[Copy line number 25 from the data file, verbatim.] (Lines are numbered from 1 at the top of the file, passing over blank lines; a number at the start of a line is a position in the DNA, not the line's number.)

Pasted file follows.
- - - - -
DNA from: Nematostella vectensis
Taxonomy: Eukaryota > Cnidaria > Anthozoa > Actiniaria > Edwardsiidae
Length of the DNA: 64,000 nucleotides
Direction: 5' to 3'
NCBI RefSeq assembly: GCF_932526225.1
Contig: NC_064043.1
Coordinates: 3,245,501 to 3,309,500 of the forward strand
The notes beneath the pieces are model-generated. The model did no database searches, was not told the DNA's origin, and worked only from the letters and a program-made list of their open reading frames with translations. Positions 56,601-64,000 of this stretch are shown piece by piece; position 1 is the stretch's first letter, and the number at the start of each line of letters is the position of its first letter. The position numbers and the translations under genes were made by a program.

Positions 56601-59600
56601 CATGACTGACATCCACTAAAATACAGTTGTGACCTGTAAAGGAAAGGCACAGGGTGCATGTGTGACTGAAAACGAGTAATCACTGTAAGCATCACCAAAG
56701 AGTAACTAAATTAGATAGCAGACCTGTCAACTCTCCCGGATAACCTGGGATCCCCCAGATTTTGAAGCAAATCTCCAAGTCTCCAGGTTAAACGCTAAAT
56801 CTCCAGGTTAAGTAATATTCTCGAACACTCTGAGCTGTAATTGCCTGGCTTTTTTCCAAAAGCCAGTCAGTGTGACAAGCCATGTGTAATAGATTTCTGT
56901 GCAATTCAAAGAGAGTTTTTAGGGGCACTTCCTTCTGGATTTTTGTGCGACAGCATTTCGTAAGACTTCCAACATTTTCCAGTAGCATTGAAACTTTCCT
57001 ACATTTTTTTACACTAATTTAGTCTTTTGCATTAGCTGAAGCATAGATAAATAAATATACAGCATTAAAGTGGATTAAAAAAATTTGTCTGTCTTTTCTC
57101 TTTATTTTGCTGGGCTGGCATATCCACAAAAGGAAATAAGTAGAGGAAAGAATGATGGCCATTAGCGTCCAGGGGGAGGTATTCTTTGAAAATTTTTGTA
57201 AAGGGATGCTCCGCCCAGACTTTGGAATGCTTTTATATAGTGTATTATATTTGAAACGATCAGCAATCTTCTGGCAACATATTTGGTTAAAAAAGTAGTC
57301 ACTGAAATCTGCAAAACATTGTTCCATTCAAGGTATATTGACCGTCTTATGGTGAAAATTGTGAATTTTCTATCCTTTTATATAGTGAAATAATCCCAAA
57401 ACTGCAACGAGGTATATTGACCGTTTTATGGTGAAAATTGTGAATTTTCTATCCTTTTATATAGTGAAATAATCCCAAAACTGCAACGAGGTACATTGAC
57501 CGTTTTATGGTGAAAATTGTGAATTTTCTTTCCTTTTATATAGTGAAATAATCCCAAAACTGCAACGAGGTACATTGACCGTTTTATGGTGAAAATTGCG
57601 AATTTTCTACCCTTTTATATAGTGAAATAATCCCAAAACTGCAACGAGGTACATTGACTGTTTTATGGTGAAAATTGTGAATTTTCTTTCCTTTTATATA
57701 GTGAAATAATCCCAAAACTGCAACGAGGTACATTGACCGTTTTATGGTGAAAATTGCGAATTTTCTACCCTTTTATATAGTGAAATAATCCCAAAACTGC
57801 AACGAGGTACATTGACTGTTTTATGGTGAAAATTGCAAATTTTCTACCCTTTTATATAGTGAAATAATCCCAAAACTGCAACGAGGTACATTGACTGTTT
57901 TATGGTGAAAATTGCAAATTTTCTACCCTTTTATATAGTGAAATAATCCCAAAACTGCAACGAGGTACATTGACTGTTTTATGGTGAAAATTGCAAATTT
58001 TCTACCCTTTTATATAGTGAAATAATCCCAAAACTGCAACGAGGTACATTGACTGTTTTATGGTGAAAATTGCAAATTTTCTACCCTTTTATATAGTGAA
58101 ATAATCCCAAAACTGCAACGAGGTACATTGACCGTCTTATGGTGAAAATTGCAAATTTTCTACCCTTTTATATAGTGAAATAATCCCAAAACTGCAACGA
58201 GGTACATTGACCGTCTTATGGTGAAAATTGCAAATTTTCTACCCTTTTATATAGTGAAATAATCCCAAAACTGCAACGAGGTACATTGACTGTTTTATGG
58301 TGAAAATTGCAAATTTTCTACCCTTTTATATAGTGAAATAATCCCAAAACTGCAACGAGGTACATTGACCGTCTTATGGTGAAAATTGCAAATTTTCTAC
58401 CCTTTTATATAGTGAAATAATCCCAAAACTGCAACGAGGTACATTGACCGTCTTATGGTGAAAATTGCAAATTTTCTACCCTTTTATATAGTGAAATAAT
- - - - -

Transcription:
58101 ATAATCCCAAAACTGCAACGAGGTACATTGACCGTCTTATGGTGAAAATTGCAAATTTTCTACCCTTTTATATAGTGAAATAATCCCAAAACTGCAACGA